Several weeks ago I spent four days on my winter spiritual retreat at St. Gregory’s Abbey in Three Rivers. One afternoon I sat alone in the Abbey Church reflecting on my many years of visiting there. Much has changed over the years with a new guest house, library, refectory, offices, and quarters for the monks. St. Deny’s, the old farmhouse, and the Abbey Church are now all that remain from my first visit in 1982.
I love the Abbey Church. Dom Francis Bacon, the same monk who designed the monks’ worship space, would design our worship space a decade later. We both have wrought iron appointments fashioned by the same monk. We have the same engineered trusses and both smell of wood polish, candle wax and incense. Both are prayer-filled, quiet, welcoming spaces.
A major difference between the two worship spaces is our stunning stone temple wall behind the altar. Because St. Gregory’s was built during a time when the altar was traditionally built against the east wall of the church, with a reredos and hood surrounding it, the priest celebrated the Eucharist with his back to the congregation. Unlike St. Gregory’s, our altar has always been free-standing, even though it was not used that way for more than ten years.
As a result of Vatican II changes, when the altar in the Abbey Church was moved forward to make it free-standing, the reredos and hood were removed. All that remains is the wooden frame, made of the same wood as the entire back wall. Standing sentinel behind the altar, the frame looks very much like the casing of a huge 20-plus-foot set of doors. There is one problem with this “door. There is no hardware on it to open it.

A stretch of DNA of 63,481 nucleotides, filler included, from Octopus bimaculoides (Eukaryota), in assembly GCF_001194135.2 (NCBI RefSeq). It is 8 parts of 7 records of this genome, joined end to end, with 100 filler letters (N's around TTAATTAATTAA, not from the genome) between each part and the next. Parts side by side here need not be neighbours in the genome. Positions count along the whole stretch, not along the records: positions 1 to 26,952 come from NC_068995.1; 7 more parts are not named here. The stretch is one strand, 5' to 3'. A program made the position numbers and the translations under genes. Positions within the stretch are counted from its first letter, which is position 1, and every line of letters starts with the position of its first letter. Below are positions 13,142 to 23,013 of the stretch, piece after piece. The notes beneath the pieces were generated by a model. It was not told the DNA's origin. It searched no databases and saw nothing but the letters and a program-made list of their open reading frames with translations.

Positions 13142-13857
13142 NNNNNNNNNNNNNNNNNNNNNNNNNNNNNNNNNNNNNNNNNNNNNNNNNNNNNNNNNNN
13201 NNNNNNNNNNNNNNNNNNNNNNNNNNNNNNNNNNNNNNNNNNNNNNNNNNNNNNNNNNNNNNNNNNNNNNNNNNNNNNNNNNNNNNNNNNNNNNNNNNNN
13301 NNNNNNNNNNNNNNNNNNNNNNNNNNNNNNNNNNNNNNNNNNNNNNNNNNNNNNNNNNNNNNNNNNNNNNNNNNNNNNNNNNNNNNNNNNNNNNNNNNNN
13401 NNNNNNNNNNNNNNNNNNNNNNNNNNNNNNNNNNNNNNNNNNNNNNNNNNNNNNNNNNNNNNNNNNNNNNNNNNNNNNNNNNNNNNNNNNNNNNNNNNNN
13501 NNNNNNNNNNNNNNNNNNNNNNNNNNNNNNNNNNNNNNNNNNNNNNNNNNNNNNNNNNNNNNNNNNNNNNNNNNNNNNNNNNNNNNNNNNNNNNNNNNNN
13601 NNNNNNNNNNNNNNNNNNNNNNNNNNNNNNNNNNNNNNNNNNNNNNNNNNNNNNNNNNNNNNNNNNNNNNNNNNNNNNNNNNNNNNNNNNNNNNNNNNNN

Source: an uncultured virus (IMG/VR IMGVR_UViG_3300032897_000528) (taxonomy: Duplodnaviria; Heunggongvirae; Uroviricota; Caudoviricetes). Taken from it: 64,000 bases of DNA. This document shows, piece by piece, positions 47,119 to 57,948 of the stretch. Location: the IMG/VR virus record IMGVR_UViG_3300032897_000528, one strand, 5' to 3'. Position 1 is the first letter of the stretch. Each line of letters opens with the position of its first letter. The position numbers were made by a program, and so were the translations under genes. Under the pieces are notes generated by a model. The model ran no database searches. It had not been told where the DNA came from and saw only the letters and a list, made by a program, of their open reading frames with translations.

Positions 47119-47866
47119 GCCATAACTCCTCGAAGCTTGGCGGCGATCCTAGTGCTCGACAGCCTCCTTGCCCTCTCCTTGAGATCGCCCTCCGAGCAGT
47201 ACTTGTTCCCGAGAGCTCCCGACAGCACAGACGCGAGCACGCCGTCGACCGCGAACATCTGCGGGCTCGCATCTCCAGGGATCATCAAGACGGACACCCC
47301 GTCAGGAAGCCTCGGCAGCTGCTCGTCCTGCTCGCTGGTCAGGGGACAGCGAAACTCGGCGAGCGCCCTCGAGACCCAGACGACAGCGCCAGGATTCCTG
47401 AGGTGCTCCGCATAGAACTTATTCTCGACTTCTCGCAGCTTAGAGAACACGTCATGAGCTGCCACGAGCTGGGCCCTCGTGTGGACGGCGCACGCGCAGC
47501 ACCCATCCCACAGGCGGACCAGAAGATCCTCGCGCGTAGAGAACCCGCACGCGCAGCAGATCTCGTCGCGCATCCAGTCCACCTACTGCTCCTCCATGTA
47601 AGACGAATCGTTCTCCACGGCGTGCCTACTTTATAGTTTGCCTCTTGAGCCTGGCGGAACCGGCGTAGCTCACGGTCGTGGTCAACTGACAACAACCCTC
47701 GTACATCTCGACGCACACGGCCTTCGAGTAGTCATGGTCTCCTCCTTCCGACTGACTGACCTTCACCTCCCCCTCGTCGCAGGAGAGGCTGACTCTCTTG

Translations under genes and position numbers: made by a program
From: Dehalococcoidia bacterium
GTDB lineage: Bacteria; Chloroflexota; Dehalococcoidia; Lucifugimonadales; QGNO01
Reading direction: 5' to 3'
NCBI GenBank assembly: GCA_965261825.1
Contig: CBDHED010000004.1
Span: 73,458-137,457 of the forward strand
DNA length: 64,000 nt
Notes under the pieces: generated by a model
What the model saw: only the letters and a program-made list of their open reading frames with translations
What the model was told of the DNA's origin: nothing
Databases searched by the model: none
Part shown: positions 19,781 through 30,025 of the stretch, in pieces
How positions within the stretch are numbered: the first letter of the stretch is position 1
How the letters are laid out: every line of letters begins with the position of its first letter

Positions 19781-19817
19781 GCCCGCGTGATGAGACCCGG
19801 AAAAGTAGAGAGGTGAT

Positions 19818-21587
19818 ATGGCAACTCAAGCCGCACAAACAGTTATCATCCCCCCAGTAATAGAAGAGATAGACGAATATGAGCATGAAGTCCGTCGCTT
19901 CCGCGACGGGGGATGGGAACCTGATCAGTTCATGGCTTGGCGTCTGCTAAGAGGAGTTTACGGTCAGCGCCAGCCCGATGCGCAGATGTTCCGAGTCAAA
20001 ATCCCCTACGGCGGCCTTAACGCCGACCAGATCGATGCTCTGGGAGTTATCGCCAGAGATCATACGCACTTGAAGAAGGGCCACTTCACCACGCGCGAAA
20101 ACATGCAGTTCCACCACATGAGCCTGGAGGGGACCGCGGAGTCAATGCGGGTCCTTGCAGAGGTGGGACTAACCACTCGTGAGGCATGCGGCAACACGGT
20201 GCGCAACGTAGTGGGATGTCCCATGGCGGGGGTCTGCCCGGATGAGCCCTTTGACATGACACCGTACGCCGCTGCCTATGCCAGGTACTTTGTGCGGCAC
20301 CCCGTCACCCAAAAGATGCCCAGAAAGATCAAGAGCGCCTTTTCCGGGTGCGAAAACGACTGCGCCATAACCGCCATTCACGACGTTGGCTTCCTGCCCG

For many years I thought, “Why don’t the monks remove the casing or at least do something to transform the old reredos into a fresh backdrop to the free standing altar,” something that would act like our stone wall to make a statement.
This time, during my retreat, I had a totally new insight. One normally enters the Abbey Church through one of three normal-sized sets of doors. For special occasions such as Palm Sunday, there is a much larger ceremonial set of doors. These doors must be 10 feet tall and 8 feet wide. People are currently only able to enter the church through one of these four sets of doors, each with their hammered wrought iron hardware.
The fifth set, and by far the largest, is the doors behind the Altar with no hardware. These are the doors we can enter only by invitation of Christ. As we pass through this world from baptism, through the Eucharist, into the death and resurrection of Christ, when our time on this earth is done, then and only then will this last set of doors be opened to us.
C. S. Lewis understood this reality when, in his final book of the Narnia series The Last Battle, he talks about a small dirty stable that contained in it the door to a world within a world, within a world. To C. S. Lewis, heaven is a glorious wonderful world where the further in one goes, the bigger it gets. A world within a world, within a world, each more real than anything we can imagine.
I hope to have many more fruitful years in this world loving you, doing ministry with you, celebrating your joy, crying with you in your sorrows. I do know that when my time here is done, I will go through those huge doors with no hardware on our side, all because Jesus was willing to die for me. He alone can open the doors. Each of you has been invited to enter as well.
May God always bless and keep you.
With deepest affection.